Thoughts & Ideas

Tuesday, October 29, 2013

Dress Codes Again - The Hijaab.



Last week the weather in Bahrain had been extremely windy with lots of dust. One morning a colleague, who I met while walking down from the car park to office, mentioned that it made sense to wear the traditional Arabic headgear (Kofiyah) as it would be useful in protecting oneself from the wind and the dust. A very sensible idea and it set me thinking on the utility of this piece of clothing and by extension also the dress codes followed by men & women living in the Gulf countries, which meant by default from Islamic societies.  

Dress codes in every society, is essentially a function of local living conditions and available material for making apparel. The dress codes for men and women which has evolved in the middle eastern countries reflect this. With loose cloaks which keep the person comfortable both in winter and summer. More important, the head covering (by both men and women) is designed to give protection against strong winds and more so against sand and grit which the wind carries. Therefore, to keep the sand and grit out of one’s skin, hair and scalp a scarf is traditionally worn by both men and women for covering their heads and face. While men-folk have the option of keeping their scalps shaved, but just think horror of horrors, having the women folk shaving their heads! Without going into the religious aspects, since I am entirely incompetent to comment on it, I feel the sheer weight of tradition and the weather is what makes both men & women from middle eastern countries wear the head scarf. Though it is funny that while the western media makes such a hullabaloo about the Hijaab it is silent about the Kofiya and guthra worn by Arab men - a head-dress similar to the Hijaab and which performs a similar function! 

For the unbelievers to my logic , I would request that they kindly ponder over to the rationale for “modern” western men wearing a tie and a jacket in hot desert and tropical climes!! Nothing but sheer tradition I would say.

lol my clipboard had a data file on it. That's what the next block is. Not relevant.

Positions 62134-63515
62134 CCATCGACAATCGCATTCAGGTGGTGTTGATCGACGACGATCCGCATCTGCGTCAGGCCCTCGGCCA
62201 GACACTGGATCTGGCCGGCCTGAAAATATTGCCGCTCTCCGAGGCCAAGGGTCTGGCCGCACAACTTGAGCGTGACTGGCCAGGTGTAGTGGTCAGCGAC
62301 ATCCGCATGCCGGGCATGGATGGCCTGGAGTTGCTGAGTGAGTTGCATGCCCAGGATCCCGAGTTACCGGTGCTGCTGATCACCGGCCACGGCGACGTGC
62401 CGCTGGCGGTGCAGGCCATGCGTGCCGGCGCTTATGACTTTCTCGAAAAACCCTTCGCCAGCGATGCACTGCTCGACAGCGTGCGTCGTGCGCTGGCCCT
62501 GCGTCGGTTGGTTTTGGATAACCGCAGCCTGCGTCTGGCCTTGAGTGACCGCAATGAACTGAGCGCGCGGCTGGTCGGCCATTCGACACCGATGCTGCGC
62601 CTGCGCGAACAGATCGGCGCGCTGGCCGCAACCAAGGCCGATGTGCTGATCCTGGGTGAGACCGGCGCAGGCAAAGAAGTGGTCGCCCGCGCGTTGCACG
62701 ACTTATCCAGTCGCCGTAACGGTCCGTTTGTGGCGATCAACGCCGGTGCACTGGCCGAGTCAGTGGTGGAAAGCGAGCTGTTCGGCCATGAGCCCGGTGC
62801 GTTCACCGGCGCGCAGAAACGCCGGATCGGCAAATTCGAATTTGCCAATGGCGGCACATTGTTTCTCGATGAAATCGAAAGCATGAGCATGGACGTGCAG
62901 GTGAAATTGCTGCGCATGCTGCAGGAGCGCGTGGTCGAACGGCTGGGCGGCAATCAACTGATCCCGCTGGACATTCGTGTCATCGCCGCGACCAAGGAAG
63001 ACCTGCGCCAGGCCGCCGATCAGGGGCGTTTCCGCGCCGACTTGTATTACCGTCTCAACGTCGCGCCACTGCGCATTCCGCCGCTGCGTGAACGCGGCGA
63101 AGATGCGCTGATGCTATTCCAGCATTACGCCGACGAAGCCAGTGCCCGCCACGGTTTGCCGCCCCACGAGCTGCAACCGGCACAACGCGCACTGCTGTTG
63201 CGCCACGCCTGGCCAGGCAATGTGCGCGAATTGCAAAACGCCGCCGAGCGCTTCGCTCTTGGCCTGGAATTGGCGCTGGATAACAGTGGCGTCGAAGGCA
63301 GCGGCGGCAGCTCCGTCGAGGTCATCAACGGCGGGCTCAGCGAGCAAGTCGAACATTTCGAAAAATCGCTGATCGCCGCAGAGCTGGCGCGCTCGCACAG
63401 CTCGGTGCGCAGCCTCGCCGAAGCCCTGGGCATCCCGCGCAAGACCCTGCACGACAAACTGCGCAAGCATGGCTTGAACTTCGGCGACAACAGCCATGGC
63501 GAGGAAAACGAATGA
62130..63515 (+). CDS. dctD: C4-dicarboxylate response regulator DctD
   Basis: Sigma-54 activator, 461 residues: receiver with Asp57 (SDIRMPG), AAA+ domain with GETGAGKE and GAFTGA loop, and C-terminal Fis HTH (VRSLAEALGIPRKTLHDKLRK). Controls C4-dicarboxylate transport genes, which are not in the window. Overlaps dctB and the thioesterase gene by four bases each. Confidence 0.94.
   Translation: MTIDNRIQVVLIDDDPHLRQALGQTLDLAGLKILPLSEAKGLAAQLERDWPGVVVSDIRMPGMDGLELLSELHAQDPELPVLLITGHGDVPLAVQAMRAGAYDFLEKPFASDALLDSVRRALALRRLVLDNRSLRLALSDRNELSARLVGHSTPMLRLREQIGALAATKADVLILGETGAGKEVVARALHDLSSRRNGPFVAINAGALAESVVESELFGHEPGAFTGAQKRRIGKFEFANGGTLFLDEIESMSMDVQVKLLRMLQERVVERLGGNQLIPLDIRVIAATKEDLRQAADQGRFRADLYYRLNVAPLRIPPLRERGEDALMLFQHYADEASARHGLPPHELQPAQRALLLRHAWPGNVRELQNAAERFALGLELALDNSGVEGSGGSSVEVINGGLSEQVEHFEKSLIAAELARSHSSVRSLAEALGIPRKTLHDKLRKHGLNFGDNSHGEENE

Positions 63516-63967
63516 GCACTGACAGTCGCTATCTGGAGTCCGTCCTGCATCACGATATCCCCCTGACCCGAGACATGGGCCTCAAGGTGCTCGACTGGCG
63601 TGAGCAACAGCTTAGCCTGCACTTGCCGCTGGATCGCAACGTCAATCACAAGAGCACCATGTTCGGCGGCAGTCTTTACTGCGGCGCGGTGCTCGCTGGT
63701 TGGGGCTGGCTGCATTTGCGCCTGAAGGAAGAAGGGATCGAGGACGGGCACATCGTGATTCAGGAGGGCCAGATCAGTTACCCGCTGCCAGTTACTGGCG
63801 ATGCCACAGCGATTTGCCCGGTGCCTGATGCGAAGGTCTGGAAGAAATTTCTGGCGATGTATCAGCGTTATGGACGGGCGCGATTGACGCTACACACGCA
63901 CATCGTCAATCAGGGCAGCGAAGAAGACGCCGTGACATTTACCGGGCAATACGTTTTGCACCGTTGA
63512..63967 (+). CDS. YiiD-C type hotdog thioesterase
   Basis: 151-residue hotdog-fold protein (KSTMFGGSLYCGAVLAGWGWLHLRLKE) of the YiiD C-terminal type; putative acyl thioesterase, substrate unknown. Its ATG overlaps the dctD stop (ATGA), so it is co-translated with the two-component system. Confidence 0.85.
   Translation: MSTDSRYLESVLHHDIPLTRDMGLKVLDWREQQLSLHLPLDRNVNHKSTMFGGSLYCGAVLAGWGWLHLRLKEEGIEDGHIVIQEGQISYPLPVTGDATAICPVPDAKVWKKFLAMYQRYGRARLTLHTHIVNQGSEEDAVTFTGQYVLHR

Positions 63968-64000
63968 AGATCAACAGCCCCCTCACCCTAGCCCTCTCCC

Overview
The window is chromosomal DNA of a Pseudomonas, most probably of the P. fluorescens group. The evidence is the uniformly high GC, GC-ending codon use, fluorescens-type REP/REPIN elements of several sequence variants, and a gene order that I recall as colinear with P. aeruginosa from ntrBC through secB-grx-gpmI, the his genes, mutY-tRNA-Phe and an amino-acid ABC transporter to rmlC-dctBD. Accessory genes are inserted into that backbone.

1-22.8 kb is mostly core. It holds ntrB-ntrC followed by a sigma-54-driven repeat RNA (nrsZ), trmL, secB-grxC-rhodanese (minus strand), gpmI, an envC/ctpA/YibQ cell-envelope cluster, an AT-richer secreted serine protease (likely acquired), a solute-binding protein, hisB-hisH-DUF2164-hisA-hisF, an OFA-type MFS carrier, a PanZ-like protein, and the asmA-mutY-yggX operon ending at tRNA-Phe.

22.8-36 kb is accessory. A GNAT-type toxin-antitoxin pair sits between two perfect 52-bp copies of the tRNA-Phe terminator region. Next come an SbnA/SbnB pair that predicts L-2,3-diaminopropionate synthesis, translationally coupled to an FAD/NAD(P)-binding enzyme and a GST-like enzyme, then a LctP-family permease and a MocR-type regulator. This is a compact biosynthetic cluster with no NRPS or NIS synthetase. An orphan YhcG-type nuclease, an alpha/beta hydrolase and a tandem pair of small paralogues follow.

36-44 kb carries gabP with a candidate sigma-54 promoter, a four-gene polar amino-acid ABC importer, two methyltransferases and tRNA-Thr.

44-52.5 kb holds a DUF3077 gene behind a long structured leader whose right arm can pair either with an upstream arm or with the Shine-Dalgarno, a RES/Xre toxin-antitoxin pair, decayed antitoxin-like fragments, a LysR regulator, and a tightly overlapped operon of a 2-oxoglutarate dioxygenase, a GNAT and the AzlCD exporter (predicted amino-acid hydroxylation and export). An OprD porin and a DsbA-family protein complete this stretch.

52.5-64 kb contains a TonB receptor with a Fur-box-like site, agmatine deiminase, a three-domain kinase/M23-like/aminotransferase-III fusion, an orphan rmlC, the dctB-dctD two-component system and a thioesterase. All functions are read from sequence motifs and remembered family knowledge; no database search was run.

Apparel, I also suppose, helps in fixing one’s identity to some preconceived notions. For example, Massey Saheb started wearing a coat and tie and going to the church to help freeze his identity as a Christian in the film by the same name. Again, we have a lot of Indian women who start wearing a frock to delineate their Christian identity. I have noticed a similar trend with muslim women who have started wearing the hijaab in India, specially South India.

Incidentally , I feel that there is little connection between the amount of clothes a women wears and her allure. A woman can quite fascinate and captivate with a single glance from behind a veil, and at the same time she could be quite prim and proper and put you in your rightful place with a single cold glance with the same eyes, while wearing much less clothes!



1 Comments:

  • At 9:23 AM , Anonymous Vikas said...

    Sushil, I think some confusion prevails here. The hullabaloo is not about 'hijab' but about 'Niqab' or Burqa which covers the entire face. And, as you rightly pointed out 'Dress' has some relation with the climate, then imagine the fate of a woman in a Burqa in hot, humid, non-windy climes of the subcontinent. I am sure you can not miss the increasing prevalence of this.

     

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